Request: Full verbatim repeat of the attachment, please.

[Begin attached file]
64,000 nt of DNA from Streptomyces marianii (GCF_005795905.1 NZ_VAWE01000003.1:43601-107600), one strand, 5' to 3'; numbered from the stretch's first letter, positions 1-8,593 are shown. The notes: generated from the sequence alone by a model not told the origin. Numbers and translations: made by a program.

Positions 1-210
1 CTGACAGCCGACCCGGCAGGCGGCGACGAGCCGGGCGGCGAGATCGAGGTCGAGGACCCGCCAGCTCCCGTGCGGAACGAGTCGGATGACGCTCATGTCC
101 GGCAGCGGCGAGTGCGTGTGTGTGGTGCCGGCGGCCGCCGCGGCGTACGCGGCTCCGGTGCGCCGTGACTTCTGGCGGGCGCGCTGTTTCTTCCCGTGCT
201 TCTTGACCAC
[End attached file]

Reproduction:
64,000 nt of DNA from Streptomyces marianii (GCF_005795905.1 NZ_VAWE01000003.1:43601-107600), one strand, 5' to 3'; numbered from the stretch's first letter, positions 1-8,593 are shown. The notes: generated from the sequence alone by a model not told the origin. Numbers and translations: made by a program.

Positions 1-210
1 CTGACAGCCGACCCGGCAGGCGGCGACGAGCCGGGCGGCGAGATCGAGGTCGAGGACCCGCCAGCTCCCGTGCGGAACGAGTCGGATGACGCTCATGTCC
101 GGCAGCGGCGAGTGCGTGTGTGTGGTGCCGGCGGCCGCCGCGGCGTACGCGGCTCCGGTGCGCCGTGACTTCTGGCGGGCGCGCTGTTTCTTCCCGTGCT
201 TCTTGACCAC